At Slumberkins, our social emotional learning books offer comfort and guidance to children struggling with their self-esteem, while our Snugglers help children cope with the challenges and changes of childhood. Together, we can create a safe and inclusive environment where your children can feel confident and thrive.
- Kaminski, Sonya. "Bullying of Minority Students: Getting the Facts" College of Education. 7 October, 2020. https://education.fsu.edu/blog/bullying-minority-students-getting-facts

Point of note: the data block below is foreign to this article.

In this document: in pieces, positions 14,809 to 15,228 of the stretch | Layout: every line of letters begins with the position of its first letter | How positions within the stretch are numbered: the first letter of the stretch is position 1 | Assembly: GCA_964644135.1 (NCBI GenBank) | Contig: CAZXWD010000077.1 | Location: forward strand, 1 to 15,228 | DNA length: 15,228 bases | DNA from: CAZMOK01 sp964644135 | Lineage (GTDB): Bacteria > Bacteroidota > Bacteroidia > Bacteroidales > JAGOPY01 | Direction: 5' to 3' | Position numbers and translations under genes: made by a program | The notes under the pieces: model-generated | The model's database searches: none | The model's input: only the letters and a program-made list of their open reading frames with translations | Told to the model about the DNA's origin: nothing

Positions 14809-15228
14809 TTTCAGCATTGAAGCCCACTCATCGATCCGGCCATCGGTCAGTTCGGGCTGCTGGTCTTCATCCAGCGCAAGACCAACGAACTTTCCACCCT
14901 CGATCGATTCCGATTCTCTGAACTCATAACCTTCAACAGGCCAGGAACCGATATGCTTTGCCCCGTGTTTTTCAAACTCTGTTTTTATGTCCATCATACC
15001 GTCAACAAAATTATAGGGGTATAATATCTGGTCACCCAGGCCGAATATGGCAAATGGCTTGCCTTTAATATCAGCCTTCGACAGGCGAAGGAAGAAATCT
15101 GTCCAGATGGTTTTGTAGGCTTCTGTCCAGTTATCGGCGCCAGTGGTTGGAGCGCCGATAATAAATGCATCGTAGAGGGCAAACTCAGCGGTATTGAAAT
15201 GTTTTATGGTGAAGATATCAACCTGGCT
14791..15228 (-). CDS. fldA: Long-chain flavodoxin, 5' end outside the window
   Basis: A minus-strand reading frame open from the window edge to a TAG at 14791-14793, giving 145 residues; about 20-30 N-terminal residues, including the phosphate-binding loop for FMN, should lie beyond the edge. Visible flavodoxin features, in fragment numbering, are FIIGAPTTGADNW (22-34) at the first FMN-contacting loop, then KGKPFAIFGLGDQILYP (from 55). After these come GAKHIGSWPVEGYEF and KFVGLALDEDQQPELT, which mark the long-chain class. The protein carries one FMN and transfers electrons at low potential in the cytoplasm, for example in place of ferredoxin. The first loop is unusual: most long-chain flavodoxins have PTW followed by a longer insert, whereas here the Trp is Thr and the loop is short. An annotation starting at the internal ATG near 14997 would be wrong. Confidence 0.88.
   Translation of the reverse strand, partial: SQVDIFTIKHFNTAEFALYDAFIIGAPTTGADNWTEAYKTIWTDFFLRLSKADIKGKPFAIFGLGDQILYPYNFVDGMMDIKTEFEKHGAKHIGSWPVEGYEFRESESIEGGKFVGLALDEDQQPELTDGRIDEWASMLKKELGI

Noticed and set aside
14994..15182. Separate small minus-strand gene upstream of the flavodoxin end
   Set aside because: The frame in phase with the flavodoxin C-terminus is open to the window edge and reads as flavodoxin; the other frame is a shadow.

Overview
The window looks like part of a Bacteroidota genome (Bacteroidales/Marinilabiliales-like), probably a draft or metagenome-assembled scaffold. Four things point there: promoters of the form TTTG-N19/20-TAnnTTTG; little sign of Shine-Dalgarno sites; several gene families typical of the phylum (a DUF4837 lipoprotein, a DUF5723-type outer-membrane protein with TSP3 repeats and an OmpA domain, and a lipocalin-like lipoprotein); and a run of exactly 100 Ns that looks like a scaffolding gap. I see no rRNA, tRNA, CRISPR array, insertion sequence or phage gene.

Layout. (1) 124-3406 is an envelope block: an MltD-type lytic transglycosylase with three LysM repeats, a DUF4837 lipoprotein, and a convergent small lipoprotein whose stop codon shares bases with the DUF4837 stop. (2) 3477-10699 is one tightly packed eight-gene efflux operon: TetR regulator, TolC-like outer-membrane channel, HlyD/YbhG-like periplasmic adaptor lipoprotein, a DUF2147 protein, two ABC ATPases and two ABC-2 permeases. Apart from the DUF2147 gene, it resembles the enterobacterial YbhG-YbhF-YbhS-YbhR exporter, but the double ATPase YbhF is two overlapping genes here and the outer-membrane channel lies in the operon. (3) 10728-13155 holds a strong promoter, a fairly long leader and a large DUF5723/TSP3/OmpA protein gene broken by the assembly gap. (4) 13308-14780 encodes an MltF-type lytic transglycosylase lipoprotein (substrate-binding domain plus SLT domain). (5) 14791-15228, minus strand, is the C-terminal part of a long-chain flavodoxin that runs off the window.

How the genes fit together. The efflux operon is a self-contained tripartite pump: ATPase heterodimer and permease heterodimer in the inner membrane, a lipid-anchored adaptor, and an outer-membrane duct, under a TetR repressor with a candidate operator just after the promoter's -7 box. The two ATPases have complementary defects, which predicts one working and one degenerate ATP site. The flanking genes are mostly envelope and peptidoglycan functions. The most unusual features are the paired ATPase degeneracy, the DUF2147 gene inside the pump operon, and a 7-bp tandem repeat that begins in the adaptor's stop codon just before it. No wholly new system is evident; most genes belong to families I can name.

- “What Is Bullying.” Stop Bullying. 24 September 2019, www.stopbullying.gov/bullying/what-is-bullying
- Tippett, Neil, and Dieter Wolke. “Socioeconomic status and bullying: a meta-analysis.” American journal of public health vol. 104,6 (2014): e48-59. doi:10.2105/AJPH.2014.301960
- “What’s the Difference between Conflict and Bullying?” Pacer. www.pacer.org/bullying/info/questions-answered/conflict-vs-bullying.asp